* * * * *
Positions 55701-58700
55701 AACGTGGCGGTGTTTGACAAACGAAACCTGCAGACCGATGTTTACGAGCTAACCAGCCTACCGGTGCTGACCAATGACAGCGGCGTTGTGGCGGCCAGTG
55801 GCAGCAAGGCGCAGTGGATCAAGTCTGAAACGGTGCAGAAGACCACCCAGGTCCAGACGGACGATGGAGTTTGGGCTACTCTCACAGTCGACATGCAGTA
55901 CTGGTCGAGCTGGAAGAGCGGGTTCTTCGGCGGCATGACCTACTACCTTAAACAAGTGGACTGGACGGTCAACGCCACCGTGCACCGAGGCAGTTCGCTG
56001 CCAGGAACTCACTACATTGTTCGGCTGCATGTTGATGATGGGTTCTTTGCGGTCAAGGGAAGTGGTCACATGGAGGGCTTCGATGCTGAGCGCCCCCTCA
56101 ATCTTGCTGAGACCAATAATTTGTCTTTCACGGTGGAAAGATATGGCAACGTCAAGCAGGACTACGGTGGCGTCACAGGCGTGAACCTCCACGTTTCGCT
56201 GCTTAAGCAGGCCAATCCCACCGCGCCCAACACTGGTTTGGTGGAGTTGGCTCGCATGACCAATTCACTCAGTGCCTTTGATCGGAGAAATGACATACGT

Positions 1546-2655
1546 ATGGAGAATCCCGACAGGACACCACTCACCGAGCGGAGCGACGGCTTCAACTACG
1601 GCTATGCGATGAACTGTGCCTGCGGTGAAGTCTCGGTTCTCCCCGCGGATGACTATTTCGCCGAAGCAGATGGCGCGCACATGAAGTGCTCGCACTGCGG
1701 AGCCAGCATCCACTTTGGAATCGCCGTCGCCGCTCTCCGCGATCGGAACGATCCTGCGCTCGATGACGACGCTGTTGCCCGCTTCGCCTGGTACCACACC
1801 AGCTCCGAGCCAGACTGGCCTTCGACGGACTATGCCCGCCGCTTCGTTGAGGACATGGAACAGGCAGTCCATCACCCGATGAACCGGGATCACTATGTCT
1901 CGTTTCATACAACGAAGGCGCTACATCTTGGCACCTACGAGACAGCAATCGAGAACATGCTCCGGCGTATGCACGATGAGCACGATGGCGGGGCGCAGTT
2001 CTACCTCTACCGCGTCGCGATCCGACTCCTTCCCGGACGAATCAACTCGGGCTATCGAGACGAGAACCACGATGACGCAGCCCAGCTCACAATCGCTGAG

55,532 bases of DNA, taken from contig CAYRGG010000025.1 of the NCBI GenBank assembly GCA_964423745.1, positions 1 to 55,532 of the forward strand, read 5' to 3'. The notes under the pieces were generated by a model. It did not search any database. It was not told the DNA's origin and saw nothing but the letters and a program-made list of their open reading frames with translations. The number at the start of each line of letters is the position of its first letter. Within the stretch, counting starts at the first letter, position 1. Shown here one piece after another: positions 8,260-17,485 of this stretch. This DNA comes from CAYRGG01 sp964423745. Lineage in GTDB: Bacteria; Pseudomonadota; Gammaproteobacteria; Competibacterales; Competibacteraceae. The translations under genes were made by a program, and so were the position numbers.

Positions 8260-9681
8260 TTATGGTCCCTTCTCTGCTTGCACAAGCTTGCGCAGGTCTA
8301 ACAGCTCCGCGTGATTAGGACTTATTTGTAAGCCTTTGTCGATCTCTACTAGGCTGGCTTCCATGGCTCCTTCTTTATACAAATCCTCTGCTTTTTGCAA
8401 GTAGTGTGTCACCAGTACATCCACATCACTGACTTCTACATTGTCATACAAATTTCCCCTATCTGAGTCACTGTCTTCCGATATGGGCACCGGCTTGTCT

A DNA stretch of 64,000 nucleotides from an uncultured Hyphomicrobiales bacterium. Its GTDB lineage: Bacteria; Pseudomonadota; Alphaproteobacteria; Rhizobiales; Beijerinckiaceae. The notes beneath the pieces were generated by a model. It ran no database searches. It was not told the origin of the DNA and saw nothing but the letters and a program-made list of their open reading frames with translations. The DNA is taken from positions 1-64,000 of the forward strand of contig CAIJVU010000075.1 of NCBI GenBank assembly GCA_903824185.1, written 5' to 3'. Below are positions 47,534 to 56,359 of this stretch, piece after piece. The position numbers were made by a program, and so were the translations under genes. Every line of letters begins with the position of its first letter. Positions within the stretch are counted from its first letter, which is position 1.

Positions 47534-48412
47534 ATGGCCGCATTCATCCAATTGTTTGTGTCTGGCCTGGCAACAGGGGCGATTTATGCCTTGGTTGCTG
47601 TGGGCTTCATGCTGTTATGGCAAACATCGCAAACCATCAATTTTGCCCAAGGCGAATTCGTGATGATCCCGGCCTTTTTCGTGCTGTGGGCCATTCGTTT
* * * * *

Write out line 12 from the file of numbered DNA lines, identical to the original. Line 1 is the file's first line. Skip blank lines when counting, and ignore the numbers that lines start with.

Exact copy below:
1801 AGCTCCGAGCCAGACTGGCCTTCGACGGACTATGCCCGCCGCTTCGTTGAGGACATGGAACAGGCAGTCCATCACCCGATGAACCGGGATCACTATGTCT